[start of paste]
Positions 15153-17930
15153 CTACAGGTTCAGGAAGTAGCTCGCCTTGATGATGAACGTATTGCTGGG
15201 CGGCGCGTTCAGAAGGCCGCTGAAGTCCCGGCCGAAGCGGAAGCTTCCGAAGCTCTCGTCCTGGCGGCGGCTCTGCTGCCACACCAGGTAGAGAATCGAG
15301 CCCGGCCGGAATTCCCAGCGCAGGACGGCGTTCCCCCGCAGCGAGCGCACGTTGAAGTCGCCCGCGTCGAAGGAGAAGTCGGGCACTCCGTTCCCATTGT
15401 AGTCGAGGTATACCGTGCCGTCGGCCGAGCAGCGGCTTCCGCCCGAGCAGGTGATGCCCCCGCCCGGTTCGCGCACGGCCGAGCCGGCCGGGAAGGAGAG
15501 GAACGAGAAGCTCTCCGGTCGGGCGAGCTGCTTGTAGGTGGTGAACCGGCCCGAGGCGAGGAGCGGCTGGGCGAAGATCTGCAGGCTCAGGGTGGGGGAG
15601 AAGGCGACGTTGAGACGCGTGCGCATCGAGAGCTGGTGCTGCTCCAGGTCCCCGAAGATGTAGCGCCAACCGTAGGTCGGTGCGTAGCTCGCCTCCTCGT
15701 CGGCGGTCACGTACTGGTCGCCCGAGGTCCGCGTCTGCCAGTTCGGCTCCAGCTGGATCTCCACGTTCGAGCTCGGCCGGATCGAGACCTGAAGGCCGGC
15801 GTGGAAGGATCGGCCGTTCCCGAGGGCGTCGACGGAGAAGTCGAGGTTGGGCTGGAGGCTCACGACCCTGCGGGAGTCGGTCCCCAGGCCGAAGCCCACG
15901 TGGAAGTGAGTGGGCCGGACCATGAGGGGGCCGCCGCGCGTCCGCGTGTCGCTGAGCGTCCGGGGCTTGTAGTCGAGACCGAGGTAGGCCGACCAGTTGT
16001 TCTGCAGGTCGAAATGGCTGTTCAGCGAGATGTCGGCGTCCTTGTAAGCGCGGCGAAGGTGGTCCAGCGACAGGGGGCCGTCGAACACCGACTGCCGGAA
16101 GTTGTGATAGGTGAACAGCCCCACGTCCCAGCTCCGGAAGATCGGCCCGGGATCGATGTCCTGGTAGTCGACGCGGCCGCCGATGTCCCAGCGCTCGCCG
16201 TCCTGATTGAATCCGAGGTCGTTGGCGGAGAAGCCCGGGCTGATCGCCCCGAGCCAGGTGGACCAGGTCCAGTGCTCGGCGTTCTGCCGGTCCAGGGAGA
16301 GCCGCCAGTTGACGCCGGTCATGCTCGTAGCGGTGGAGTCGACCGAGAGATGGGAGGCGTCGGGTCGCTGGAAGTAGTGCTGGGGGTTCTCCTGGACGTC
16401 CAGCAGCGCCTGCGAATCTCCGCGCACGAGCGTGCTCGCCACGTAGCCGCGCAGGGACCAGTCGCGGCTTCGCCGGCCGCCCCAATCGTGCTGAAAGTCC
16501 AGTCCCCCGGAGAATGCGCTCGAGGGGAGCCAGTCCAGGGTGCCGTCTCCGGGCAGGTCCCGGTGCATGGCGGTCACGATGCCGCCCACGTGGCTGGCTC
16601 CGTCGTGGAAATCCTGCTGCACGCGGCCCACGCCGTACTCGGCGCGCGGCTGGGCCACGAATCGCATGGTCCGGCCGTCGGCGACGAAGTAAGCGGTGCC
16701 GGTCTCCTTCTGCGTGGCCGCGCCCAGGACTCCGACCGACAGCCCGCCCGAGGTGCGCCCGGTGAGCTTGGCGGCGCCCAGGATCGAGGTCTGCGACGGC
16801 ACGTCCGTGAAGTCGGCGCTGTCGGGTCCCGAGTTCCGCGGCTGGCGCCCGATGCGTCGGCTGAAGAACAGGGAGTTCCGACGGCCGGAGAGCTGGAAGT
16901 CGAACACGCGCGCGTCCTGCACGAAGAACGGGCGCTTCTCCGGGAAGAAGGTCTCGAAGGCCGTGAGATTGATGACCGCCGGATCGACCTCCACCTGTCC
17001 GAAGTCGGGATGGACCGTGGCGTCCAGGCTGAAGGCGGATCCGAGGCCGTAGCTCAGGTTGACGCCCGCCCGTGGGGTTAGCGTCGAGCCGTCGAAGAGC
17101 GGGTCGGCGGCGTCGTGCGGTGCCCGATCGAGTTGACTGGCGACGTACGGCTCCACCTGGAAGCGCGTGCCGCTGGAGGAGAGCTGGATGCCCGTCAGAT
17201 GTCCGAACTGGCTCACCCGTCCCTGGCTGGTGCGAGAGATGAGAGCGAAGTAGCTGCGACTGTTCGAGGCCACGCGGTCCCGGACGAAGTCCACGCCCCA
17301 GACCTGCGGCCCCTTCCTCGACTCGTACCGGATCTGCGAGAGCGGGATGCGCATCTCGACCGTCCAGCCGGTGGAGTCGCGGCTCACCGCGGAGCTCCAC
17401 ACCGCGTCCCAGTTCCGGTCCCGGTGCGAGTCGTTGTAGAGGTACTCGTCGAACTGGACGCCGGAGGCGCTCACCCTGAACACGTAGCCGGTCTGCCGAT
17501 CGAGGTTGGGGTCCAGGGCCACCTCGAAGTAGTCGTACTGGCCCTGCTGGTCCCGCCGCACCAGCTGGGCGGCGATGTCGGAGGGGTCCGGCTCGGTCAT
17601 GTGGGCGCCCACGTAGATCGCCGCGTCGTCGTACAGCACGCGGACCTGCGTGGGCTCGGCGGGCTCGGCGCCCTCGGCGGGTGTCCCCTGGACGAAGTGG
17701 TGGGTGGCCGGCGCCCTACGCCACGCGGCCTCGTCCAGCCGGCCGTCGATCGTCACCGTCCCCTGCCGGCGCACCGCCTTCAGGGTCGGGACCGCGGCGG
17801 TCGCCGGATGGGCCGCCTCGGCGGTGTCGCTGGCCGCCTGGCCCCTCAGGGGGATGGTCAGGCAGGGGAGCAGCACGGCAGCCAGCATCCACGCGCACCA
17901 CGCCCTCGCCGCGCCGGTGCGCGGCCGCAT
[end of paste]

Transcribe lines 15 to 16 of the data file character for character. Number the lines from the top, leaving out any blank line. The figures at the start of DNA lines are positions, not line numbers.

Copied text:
16401 CAGCAGCGCCTGCGAATCTCCGCGCACGAGCGTGCTCGCCACGTAGCCGCGCAGGGACCAGTCGCGGCTTCGCCGGCCGCCCCAATCGTGCTGAAAGTCC
16501 AGTCCCCCGGAGAATGCGCTCGAGGGGAGCCAGTCCAGGGTGCCGTCTCCGGGCAGGTCCCGGTGCATGGCGGTCACGATGCCGCCCACGTGGCTGGCTC